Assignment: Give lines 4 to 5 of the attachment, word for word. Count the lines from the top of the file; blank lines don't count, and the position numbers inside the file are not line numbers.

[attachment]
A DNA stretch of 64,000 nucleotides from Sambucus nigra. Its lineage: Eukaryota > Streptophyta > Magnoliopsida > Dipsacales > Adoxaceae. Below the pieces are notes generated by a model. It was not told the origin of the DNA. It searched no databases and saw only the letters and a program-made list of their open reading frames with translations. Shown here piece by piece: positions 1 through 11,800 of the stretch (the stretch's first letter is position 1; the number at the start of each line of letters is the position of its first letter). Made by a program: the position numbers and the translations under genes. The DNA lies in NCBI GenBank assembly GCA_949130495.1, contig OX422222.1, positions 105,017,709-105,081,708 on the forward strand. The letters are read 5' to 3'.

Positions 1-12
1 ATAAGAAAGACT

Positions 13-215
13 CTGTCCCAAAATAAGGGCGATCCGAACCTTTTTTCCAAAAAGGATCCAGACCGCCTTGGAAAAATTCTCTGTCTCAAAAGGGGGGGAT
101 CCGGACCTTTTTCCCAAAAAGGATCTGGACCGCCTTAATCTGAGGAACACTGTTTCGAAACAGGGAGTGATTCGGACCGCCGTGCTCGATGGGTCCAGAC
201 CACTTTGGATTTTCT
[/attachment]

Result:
Positions 13-215
13 CTGTCCCAAAATAAGGGCGATCCGAACCTTTTTTCCAAAAAGGATCCAGACCGCCTTGGAAAAATTCTCTGTCTCAAAAGGGGGGGAT